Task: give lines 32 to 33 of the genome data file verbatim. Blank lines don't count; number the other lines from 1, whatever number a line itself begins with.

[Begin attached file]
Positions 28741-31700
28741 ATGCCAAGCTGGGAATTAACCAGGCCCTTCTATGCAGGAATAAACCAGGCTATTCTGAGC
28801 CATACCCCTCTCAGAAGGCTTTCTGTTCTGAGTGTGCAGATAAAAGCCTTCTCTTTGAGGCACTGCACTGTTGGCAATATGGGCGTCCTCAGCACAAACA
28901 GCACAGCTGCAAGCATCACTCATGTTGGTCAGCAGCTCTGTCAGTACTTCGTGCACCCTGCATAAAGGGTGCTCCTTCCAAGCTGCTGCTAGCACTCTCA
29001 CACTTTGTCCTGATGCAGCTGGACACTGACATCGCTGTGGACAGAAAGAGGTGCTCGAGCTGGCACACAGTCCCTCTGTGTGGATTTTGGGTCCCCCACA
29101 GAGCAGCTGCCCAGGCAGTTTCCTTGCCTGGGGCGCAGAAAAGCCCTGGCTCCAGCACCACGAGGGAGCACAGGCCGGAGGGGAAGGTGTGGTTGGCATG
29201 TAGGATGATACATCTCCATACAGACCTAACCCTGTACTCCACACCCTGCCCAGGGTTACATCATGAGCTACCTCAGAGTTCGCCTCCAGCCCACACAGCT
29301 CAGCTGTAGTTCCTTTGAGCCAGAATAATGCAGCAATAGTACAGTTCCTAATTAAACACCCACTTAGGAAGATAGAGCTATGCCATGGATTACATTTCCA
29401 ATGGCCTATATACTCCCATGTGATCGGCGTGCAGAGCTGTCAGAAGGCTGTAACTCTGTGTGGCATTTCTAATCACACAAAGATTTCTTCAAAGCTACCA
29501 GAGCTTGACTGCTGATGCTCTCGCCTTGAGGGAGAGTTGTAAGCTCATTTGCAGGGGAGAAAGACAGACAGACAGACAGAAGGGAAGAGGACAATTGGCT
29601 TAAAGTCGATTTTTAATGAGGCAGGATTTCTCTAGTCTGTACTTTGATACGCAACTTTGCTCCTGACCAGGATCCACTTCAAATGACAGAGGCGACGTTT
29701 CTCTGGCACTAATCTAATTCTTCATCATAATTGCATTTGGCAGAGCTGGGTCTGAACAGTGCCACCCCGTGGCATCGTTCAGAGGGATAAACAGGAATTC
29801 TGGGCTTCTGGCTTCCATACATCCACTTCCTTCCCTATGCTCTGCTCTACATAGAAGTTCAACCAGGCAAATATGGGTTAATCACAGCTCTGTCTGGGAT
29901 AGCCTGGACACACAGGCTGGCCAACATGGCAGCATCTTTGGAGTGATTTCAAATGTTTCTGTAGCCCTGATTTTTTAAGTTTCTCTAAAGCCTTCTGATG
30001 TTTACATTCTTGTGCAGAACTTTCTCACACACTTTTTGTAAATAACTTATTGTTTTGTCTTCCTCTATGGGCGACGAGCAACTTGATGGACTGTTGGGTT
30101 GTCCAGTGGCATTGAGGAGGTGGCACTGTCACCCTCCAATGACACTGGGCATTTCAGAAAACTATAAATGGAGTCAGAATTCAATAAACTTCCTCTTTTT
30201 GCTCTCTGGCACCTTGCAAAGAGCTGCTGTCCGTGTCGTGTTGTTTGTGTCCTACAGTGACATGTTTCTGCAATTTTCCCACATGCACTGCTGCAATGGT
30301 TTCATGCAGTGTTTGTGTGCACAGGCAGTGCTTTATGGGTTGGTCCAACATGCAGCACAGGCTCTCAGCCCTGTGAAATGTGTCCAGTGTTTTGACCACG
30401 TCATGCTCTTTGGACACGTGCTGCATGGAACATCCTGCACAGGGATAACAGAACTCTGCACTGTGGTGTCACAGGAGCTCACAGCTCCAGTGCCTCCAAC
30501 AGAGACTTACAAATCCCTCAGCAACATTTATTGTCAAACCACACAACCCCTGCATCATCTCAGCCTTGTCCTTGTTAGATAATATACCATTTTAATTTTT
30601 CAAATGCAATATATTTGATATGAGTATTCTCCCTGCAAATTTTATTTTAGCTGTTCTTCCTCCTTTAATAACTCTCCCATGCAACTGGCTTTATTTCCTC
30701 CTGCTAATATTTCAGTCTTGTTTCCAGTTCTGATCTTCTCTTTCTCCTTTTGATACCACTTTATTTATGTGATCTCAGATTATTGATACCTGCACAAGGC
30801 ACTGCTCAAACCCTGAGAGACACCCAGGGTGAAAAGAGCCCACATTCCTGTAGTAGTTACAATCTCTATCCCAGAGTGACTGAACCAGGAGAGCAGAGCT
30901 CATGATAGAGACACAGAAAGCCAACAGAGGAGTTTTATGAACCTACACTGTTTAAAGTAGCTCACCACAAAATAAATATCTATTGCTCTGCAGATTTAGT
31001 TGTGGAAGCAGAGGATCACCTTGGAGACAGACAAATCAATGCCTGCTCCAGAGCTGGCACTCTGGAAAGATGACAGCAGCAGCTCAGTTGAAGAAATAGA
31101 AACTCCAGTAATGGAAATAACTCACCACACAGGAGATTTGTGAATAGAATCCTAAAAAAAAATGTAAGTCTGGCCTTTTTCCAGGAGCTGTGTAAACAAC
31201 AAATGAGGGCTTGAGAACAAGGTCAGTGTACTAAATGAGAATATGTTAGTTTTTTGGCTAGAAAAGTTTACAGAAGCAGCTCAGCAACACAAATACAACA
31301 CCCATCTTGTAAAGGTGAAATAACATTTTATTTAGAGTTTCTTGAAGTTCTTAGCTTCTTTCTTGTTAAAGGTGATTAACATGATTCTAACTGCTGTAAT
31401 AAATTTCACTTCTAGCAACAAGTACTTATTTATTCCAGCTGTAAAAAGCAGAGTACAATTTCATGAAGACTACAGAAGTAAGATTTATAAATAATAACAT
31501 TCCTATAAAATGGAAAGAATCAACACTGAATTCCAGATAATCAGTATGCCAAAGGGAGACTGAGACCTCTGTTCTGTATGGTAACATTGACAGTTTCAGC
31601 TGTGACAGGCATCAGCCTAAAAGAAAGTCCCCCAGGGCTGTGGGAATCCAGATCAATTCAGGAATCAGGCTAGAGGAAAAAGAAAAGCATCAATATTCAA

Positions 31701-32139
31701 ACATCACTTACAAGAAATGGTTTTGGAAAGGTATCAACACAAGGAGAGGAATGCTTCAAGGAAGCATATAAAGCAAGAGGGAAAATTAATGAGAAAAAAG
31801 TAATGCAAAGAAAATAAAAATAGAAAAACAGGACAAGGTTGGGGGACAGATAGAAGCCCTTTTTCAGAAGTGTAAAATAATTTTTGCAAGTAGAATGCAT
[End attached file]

Positions 31701-32139
31701 ACATCACTTACAAGAAATGGTTTTGGAAAGGTATCAACACAAGGAGAGGAATGCTTCAAGGAAGCATATAAAGCAAGAGGGAAAATTAATGAGAAAAAAG